There were two or three miles where the paved path gave way to packed gravel, and it took more effort to keep up the same pace. I felt my energy flagging and doubted I could hold my pace in the low 8s until the end. Somewhere around here, I started hating running and wondering why I do it at all (haha!).
Mile 8: 8:08 Mile 9: 8:12
I took another vanilla bean Gu at mile 10. I complimented the woman I’d been following/running next to for a while on her strong running, and she said I was doing great, too. We both caught up to the 1:50 pace group, and the pacers confirmed they were running quite a bit faster than planned based on the wonky mile markers. I stuck with the pacers for a while, and the course finally turned back into pavement, so it felt easier to run a little faster. I felt good and there was no slowing down now.
Mile 10: 8:06 Mile 11: 8:02
Photo c/o Woodinville Bicycle/Westside Bicycle.
I pulled ahead of the pacers at some point, but not by very much because I heard the man say to the group, “About a mile and a half to go. If you’re feeling good, now’s the time to go for it!”
So I went for it.
Mile 12: 7:56 Mile 13: 7:44
The last few miles took everything I had; I was sucking wind so hard. But that’s how you finish a race, right? And then the most glorious thing happened: my watch clocked mile 13 just as I hit the mile marker. The course had corrected itself, and I was steps away from a big PR.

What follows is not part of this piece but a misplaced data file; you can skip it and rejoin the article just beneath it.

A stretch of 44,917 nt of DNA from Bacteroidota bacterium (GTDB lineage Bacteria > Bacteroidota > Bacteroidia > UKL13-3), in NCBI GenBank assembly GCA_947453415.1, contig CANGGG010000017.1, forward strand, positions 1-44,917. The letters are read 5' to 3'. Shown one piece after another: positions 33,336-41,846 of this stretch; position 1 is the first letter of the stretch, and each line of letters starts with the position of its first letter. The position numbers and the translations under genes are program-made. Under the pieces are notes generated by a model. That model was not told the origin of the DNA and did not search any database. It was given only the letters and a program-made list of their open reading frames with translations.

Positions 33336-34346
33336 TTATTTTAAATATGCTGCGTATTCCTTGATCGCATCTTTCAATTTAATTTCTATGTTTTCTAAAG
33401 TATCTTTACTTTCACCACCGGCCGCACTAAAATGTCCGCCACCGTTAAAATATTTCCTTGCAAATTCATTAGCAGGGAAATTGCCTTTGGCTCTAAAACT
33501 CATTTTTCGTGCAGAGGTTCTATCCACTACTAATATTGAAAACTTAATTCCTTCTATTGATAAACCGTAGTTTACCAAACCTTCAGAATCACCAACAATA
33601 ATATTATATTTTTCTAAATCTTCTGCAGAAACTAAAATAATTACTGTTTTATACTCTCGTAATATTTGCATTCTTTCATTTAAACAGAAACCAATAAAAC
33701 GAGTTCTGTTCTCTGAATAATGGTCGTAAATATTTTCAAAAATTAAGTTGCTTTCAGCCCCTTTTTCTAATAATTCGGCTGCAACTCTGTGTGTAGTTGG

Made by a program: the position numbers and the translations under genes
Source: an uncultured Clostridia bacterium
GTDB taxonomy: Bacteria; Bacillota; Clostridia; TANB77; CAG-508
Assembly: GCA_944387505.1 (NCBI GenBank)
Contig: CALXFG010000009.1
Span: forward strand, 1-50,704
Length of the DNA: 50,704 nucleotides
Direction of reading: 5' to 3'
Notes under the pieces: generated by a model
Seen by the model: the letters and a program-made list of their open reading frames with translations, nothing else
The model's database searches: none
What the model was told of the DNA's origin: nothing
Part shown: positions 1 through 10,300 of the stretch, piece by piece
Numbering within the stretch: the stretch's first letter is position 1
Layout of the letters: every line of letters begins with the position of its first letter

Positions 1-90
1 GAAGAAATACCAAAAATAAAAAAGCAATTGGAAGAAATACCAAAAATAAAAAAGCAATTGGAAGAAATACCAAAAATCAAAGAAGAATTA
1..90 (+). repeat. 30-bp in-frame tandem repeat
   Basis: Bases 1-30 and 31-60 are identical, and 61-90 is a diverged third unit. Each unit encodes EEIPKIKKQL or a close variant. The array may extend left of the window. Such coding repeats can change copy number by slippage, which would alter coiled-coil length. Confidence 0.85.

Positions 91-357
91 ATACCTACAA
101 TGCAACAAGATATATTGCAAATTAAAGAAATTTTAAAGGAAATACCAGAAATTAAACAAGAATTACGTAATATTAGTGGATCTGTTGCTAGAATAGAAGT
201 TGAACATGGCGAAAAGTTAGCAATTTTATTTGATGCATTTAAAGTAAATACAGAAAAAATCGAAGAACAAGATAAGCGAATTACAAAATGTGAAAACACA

Last 0.1: 7:29 pace
I crossed the line at exactly 1:46:00 (8:05 average pace), according to both my watch and the official results. There’s something oddly satisfying about my watch time and official time matching, plus it being a perfectly even number. Oh, and the nine-minute PR doesn’t hurt either! (Hallie and Kelli both ran 1:43 and PR’d, too!)
As I doubled over with my hands on my knees in the finish area, I kind of wanted to throw up and kind of wanted to cry with happiness. It had been years since I’d run a half-marathon, and since my last one, I’d had a non-running pregnancy, given birth and struggled to get back into fitness and running for about a year and a half. Now, here I was, faster than ever. I felt so freakin’ proud.
When I was struggling to get back into a running routine, I came to accept the fact that I might not ever be as fit or as fast as I once was. It helped mentally, at the time.
But once I really dedicated myself to working out and eating well and started to see some progress, I realized I didn’t need to have that mentality anymore. Why couldn’t I get into as good of shape as I was before—if not better? Why couldn’t I run as fast as I could before—if not faster?
The things I’ve experienced and the ways I’ve changed since becoming a mom have only made me stronger and more equipped to do hard things. And I already had to start over from scratch with exercise and running, which is super hard in itself—why not keep going from there?
This race proved to me that nothing is out of reach if I really commit. I only seriously trained for this race for about five weeks; what could I do with 10? If I approach marathon training with the same dedication, what can I achieve in July at the Jack & Jill Downhill Marathon?
I’m thrilled by the possibilities, and I’ll give it all I’ve got.